Ursa Major is a night out with friends you’ve known for years: it’s exhilarating, but also has a comfortingly familiar sound. Its clear Leeds-based Marsicans have lost none of their enthusiasm for music now that they’ve become more prominent ‘ones to watch’, for this is an album full of copious layered harmonies and enigmatic guitars. It could almost be considered cartoonish in its exultant indie-pop, if it weren’t for the sheer number of earworms.
The quartet have definitely had a few unexpected curveballs of late, from an endorsement by Coldplay, to postponing their long anticipated debut by months. However the curveball that may interest fans most is how electric Marsicans sound when they tone down this unlimited energy.
Someone Else’s Touch, a single positioned midway through the album, has a sombre sound, lamenting a long-lost but impossible to forget love. With lyrics like “I know in time you’ll find a better me”, “So I tell myself, someone else’s touch will have to do” and “I’ll force a smile, and try to laugh on cue”, Marsicans sidestep their signature playful sound for something more macabre. The result is a haunting track showcasing their universality. The theme of nostalgia crops up often in Ursa Major; mostly, however, the band wrap this up in a charming and flowery sonic package. Someone Else’s Touch therefore is a nice step back.
Juliet is a perfect example of Marsicans’ charm. Dealing with uncertainty around the band’s future, it has a delightfully cacophonous chorus of guitars to open, followed by segments of soft vocals detailing the millennial anthem of overthinking which then grows into a passionate chorus. These Days follows a similar pattern, with raucous, feel-good guitar mixed up in clean drums, it is essentially three minutes and 30 seconds of the sound of summer whilst talking about anxiety around socialising, so it is prophetic for 2020 as well as polished. The bridge on this track is particularly hypnotic and, in all, being deftly produced, it is a definitely a contender for the standout track on this album.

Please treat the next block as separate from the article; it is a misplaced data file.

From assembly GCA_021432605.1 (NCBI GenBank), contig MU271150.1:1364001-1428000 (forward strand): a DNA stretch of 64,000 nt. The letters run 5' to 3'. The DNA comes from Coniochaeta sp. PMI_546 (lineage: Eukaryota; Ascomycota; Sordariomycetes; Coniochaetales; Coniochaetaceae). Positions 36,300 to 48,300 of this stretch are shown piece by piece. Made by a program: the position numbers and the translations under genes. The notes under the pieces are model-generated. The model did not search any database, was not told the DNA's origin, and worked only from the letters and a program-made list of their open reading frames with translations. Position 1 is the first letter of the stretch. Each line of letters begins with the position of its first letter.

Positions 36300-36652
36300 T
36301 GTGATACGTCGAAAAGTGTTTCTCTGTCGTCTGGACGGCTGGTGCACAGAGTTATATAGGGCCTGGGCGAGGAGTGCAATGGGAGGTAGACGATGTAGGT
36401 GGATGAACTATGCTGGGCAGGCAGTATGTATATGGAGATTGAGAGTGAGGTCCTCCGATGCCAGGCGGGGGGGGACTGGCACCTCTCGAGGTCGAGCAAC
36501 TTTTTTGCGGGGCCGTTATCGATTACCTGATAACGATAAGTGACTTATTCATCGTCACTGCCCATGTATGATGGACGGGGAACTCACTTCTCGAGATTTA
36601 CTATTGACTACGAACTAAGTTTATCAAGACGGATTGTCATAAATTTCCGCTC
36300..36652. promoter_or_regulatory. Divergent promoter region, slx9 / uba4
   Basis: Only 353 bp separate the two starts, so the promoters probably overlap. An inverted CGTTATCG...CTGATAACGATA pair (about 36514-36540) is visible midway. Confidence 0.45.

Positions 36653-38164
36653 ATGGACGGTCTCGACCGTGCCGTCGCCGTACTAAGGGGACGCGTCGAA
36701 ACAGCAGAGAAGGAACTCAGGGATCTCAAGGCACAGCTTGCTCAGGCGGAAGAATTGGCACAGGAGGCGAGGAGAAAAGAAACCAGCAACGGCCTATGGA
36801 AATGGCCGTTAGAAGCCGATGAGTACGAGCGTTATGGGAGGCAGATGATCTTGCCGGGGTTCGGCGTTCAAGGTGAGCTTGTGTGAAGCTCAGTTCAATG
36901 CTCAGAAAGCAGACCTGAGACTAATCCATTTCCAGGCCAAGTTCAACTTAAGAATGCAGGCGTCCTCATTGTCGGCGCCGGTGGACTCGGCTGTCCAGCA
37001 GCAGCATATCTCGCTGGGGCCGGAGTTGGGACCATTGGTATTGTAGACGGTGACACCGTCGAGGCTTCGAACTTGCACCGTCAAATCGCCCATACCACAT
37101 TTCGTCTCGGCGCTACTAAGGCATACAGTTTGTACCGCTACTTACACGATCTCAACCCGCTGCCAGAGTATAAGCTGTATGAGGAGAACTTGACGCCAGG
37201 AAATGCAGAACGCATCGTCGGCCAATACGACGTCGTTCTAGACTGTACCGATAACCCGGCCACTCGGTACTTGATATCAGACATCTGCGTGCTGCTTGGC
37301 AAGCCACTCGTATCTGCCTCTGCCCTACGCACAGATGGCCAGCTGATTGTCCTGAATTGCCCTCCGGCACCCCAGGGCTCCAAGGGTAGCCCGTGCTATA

These Days’ competition, Summery In Angus, is where lead vocalist James Newbigging steals the show. From his grittier verse sung with hidden depths, to the high notes in the endlessly playable chorus, Newbigging shows his vocal range, whilst the rest of the band throw in quirky guitars and satisfyingly saturated backing vocals. This is a track that is almost too clever for its own good, and it unfortunately makes some of the slower tracks on Ursa Major like Blood In My Eye, or the folksy finisher Should’ve Been There, seem almost too tame. However, tracks like the intimate Evie intoxicatingly treads this line between brooding and playful a lot better. If These Days is pure summer, Evie is the moment you see the leaves changing colour and realise that summer is over – with experimental riffs, a bittersweet yet almost romantically nostalgic narrative and generous amounts of reverb, it’s really something.
Ursa Major starts off slow, with a steady instrumental named rather pretentiously Introduction, but it grows into something electric. This is Marsicans’ signature – they know how to build themselves up, and skilfully. From producing their EPs in a basement in Bradford, to recording this debut in the almost mythical location of Rockfield Studios, Marsicans keeps growing from strength to strength. Considering the band have been producing music for quite some time, their debut perhaps had more expectations than most, but it is both expectedly brilliant and unexpectedly expansive. These tracks were made for a live tour. Let’s hope they get a safe way to perform one soon.